The dark side of supply chain digitalisation: supplier- perceived digital capability asymmetry, buyer opportunism and governance

Son, Byung-Gak, Kim, Hyojin, Hur, Daesik and Subramanian, Nachiappan (2021) The dark side of supply chain digitalisation: supplier- perceived digital capability asymmetry, buyer opportunism and governance. International Journal of Operations and Production Management. ISSN 0144-3577

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Abstract

Purpose
In this paper, the authors seek to contribute to the supply chain digitalisation literature by investigating a potential dark side of supply chain digitalisation from the viewpoint of the small and medium-sized enterprise (SME) suppliers, namely digital capability asymmetry and the partner opportunism of more digitally capable large buyers against SME suppliers. The authors seek to contribute further to the governance literature by investigating the effectiveness of the governance mechanism (legal contracts and relational contracts) in suppressing partner opportunism of this nature.

Design/methodology/approach
Using survey data collected from 125 Korean SMEs, the authors employed a hierarchical regression method to test a set of hypotheses focussing on the dark side of supply chain digitalisation and the effectiveness of the governance mechanism.

Findings
The study’s findings suggest that supplier-perceived digital capability asymmetry, wherein a buyer has a superior digital capability than its SME supplier, increases the SME supplier's dependence on the more digitally capable buyer, with the result that it is more exposed to buyer opportunism. Moreover, the results suggest that only relational governance is effective in protecting SME suppliers from buyer opportunism of this nature.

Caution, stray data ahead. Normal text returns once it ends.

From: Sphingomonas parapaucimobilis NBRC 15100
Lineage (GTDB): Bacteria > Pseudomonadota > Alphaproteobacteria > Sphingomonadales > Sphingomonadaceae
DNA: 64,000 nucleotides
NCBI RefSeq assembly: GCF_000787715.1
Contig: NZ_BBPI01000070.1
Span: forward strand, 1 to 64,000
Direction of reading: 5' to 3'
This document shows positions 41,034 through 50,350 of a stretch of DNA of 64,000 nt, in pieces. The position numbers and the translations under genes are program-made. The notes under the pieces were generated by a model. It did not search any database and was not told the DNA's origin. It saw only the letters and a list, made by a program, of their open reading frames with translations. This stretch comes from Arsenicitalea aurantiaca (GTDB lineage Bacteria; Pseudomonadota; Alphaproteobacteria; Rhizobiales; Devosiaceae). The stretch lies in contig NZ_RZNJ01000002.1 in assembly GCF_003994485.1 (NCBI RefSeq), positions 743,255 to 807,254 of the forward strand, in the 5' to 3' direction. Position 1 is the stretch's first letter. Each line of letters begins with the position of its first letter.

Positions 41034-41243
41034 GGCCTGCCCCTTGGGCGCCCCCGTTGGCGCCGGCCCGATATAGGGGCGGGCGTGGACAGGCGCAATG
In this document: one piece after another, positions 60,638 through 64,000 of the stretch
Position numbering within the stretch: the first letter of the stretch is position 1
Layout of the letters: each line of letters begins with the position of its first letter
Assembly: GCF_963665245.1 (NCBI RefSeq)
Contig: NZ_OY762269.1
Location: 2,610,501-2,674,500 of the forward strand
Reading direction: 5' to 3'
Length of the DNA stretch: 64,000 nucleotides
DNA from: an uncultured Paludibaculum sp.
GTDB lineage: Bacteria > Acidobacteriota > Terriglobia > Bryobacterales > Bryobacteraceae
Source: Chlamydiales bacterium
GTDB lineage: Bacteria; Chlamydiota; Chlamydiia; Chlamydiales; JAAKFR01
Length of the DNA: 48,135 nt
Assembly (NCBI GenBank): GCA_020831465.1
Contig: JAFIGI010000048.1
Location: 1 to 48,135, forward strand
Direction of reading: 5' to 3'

Originality/value
So far, the overwhelming majority of supply chain digitalisation research has debated its “bright side”. On the contrary, from the resource dependence theory perspective, this paper explains its dark side by providing empirical evidence on (1) the links between supplier-perceived digital capability asymmetry and a buyer's opportunism through an increased supplier's dependence and (2) the effectiveness of different types of governance in opportunism suppression.

Item Type: Article
Schools and Departments: University of Sussex Business School > SPRU - Science Policy Research Unit
SWORD Depositor: Mx Elements Account
Depositing User: Mx Elements Account
Date Deposited: 14 Jun 2021 08:49
Last Modified: 13 Jul 2021 12:30
URI: http://sro.sussex.ac.uk/id/eprint/99784

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